City of Belfield addresses water tower issue; awaits inspection before refilling

·3 min read

Jul. 15—BELFIELD, N.D. — In mid-June, the City of Belfield was forced to empty its water tower after a leak caused issues. Though the leak repair has been made, it has been weeks since residents have had consistent water pressure in the town. Some are questioning when the water tower will be refilled and water pressure restored.

During its regularly scheduled monthly meeting, the

Belfield City Council

met Tuesday at City Hall, discussing a wide range of topics, including the water tower that is currently waiting an inspection before it can be refilled.

Councilman Ed Braun noted that the ground underneath the water tower is saturated and it's an area of concern.

"... The reason some of this was drawn out is so that some of this water could be absorbed and dry out," Braun said, explaining, "So when they cut the pipe that is leaking between the two valves, water literally run(s) out the pipe — not from inside of the pipe. You could look down and see it was coming in the crack of the pipe. So if we fill that tower and then that line goes down 9 feet and the base only goes down 11 feet and if our foundation is saturated, and we pull all that weight in that tower and that tower starts ticking, we're going to have bigger problems."

Braun noted that the crew working on repairing the water tower tried hammering out part of the floor and were unsuccessful.

"The concrete is very hard. It's very thick. Also, the drawing showed that the pipe is encased in concrete. So they did a low diagram and pulled a 2-inch pipe through the 6-inch pipe that's leaking. And with engineering, they calculated that the 2-inch pipe will flow more than 150 gallons a minute that Southwest Water has agreed to supply the city. So it was going to be over $100,000 to hammer off this concrete and whatnot," Braun said, adding that the repairs have cost $6,000 thus far.

One resident Harold Hugelen, owner of Trapper's Kettle in Belfield, expressed his concerns to the council.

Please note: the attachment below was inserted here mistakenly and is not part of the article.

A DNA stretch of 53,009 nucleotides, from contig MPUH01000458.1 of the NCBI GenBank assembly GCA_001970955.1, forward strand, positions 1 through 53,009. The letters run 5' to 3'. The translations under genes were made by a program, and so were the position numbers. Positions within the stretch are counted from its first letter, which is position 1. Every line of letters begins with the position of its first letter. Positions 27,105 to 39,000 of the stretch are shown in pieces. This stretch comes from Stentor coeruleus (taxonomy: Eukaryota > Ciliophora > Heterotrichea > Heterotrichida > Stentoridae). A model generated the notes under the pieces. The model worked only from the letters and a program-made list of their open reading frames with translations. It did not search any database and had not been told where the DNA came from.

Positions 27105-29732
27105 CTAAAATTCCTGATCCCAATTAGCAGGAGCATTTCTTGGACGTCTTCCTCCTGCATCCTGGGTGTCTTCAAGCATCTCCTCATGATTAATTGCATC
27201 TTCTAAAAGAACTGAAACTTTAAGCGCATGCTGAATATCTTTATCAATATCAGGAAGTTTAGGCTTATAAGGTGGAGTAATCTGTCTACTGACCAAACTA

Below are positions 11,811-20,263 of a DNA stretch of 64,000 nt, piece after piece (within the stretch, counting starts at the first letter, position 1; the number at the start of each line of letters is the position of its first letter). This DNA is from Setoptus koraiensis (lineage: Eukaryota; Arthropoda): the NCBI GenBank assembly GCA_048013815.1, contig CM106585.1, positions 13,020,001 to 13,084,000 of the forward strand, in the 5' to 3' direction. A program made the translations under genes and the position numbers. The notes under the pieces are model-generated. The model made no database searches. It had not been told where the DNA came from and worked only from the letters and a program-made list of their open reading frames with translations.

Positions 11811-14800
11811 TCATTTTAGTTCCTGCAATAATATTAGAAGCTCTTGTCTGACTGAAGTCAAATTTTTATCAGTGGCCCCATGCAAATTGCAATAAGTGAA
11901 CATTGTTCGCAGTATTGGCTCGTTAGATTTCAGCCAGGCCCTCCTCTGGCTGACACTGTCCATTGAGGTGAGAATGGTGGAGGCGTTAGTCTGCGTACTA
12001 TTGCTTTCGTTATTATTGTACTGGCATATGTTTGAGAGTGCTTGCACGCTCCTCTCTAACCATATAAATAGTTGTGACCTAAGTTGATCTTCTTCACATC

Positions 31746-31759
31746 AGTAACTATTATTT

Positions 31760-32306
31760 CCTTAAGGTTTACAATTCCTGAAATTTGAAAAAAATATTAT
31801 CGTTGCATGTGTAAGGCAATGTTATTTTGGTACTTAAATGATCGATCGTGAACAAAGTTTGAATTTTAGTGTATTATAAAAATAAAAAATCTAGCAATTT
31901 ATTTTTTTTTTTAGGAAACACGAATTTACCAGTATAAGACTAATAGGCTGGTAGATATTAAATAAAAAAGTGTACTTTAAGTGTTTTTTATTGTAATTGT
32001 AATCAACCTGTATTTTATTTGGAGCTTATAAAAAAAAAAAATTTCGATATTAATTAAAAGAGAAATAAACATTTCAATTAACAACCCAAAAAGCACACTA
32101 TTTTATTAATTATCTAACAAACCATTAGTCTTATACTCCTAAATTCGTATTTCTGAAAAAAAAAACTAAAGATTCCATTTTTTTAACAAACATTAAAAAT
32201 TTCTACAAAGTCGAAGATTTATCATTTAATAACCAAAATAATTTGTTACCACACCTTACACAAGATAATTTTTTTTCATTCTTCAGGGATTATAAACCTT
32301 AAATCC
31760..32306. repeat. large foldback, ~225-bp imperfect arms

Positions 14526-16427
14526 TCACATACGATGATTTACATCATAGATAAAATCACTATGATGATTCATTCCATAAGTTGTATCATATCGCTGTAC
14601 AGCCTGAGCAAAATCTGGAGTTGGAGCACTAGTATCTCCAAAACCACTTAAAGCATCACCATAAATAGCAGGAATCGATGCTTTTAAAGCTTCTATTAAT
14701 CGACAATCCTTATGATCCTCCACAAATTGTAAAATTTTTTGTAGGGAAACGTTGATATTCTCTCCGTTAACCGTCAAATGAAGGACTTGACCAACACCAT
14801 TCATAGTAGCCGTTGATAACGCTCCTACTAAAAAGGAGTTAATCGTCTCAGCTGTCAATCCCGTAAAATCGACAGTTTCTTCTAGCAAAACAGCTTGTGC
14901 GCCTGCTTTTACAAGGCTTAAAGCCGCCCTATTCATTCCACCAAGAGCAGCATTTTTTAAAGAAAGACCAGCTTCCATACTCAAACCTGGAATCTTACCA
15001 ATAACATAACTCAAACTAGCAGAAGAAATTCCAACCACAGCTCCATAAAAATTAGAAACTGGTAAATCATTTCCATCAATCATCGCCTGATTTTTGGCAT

"... The water I'm getting at my house is about it'll run through a straw. That's about the top amount of water I can get. It takes over a minute to get a gallon and you can't fight a fire with a gallon a minute of water," he said.

Braun said that they're trying to get an inspector to come out this week and make determinations if they have to make more repairs to the water tower or if they can go ahead and fill it.

"I think it's getting quite drawn out because it's three weeks now," Hugelen said, adding, "... My customers are not happy. We don't have any return motel customers. One night without a shower is long enough."

Braun added that they have talked about bringing the older water tower back into service, which is located on the south side of town, but he noted that "it's not practical."

"It's been empty and rusty... We haven't really talked about bringing anything in portable that we could do anything with yet. So I think it's more about this. I feel your pain. I understand," he said, adding, "My water pressure's better at my house, but not a lot. I probably got two or three straws, but... I don't want to jump the gun on this and cause more problems."

With the Fourth of July weekend, Braun noted that there was a delay in getting an inspector to make sure the water tower is fully operational before filling it.